Very good lastmemory. Both Evergreen Theatres were sold in 1921 to raise capitol for the building purposes further up Myrtle Avenue. The link between the Airdrome and Ritz Theatre is obvious to me. I would also like to speculate on the fate of the Evergreen Theatre. It could have been a hastily built theatre that could not meet more stringent building codes in the late 1920’s and therefore had to be razed. Hartmann must have seen the writing on the wall. Why else would you sell a 1200+ seat theatre like the Evergreen to build a theatre like the Ritz which had half the seating? Do we even know if the Evergreen Theatre was brick or perhaps a wooden structure which would make it unacceptable in the late 1920’s due to strict fire codes implemented in NYC.

deleted user
[Deleted] on December 24, 2004 at 7:22 pm

When I collect enough data on the Van Cortlandt Airdrome I will be happy to add it Bway.

Bway
Bway on December 22, 2004 at 7:56 pm

Tom, if you want to add it….
I don’t anything else about it other than was mentioned in the Evergreen Theater section.

deleted user
[Deleted] on December 22, 2004 at 7:33 pm

Since the Van Cortlandt Airdrome was seperate theatre it should be accorded its own listing just like any other theatre.

Bway
Bway on December 20, 2004 at 11:01 pm

Yeah, that’s probably enough for the Van Cortlandt Airdrome. It was very short lived, and probably a ramshackle building. The triangled block is quite small, so the airdrome couldn’t have even been all that large. I guess it’s probably enough to mention it under the Evergreen Theater section. I don’t think there’s much else to even say about the theater, which was probably nothing more than an open air theater with bench seats. I still do believe though that the Ritz Theater was probably the “indoor” part of the Van Cortlandt Airdrome, as most of the outdoor “summer” theaters had indoor counterparts, and seeing that “Van Cortlandt Amusements” built the Ritz, it’s probably too much of a cooincidence not to be the case.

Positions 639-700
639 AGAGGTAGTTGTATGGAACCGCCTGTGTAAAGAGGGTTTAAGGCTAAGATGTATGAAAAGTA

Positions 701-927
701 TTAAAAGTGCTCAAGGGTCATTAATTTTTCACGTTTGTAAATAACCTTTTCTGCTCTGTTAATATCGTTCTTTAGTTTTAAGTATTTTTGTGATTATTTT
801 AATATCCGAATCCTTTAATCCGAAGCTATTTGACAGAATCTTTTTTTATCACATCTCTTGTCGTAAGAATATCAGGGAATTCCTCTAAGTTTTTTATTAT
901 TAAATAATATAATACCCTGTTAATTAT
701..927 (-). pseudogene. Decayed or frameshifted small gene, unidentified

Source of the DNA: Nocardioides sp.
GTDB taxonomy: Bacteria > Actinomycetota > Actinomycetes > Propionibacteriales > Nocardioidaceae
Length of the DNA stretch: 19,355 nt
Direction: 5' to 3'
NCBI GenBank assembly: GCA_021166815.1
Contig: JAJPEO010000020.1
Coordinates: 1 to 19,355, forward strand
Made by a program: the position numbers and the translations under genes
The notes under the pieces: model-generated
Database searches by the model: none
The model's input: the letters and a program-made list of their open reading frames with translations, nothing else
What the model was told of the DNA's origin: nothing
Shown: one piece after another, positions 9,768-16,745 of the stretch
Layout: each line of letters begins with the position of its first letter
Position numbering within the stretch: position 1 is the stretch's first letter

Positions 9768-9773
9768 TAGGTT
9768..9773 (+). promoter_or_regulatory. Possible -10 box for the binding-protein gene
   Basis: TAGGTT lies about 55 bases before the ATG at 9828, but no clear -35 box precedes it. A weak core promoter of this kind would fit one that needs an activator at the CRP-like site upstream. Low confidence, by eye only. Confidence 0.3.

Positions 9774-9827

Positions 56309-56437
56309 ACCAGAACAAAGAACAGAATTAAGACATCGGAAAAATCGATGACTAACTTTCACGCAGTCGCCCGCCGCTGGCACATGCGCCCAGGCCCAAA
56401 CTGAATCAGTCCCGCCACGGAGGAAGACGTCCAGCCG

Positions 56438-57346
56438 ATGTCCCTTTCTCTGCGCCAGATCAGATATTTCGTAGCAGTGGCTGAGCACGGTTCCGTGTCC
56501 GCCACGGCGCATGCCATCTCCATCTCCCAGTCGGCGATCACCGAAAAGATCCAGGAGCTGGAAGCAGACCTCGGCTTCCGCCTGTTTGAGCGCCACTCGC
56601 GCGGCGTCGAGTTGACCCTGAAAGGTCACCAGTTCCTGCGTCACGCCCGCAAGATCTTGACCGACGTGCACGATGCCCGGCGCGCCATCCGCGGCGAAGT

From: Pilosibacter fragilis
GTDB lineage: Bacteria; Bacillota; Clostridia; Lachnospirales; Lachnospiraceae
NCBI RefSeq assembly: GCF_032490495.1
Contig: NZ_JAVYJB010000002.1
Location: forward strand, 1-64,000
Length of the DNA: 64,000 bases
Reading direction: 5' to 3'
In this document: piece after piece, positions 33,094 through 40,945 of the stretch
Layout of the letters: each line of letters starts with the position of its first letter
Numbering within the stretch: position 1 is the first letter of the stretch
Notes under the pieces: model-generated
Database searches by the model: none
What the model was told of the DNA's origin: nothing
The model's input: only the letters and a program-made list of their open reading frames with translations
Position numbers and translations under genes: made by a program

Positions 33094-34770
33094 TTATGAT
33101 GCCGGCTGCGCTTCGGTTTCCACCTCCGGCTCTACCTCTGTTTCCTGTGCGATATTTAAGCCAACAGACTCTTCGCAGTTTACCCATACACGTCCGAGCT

deleted user
[Deleted] on December 19, 2004 at 9:41 pm

I do not see a listing for the Van Cortlandt Airdrome on Cinema Treasures.

RobertR
RobertR on December 19, 2004 at 8:52 am

So there were still theatres showing only silent films into the 30’s?

Bway
Bway on December 18, 2004 at 10:59 pm

In all likeliness, the theater only lasted about 10 years or so.
What with all the competition that popped up after the opening up of the Ritz, like the Glenwood across the street, the Belvedere and Oasis not far away, and the major players, the Madison and the Ridgewood Theatre, the 600 seat Ritz didn’t have a chance, so they probably didn’t think it would be worth it to convert from silent films.

As for the Van Cortlandt Amusement Co/Van Cortlandt Airdrome possible connection, I think it’s quite possible, and probably likely. Many of the open air theaters had “all weather” indoor theaters built next door to their open air theaters. The Evergreen and Grandview Theaters in Ridgewood are examples. The Van Cortlandt Airdrome was only a few hundred feet away, in the triangle block formed by what is now 71 Ave, 60th, and Myrtle Ave (Flowerama now occupies this old airdrome site). Since it was a very small triangled block, I speculate that the Ritz could have been the “indoor” part of Van Cortlandt Airdrome.

deleted user
[Deleted] on December 18, 2004 at 7:56 pm

I show an opening date of 1922 with no listing for this theatre after 1932.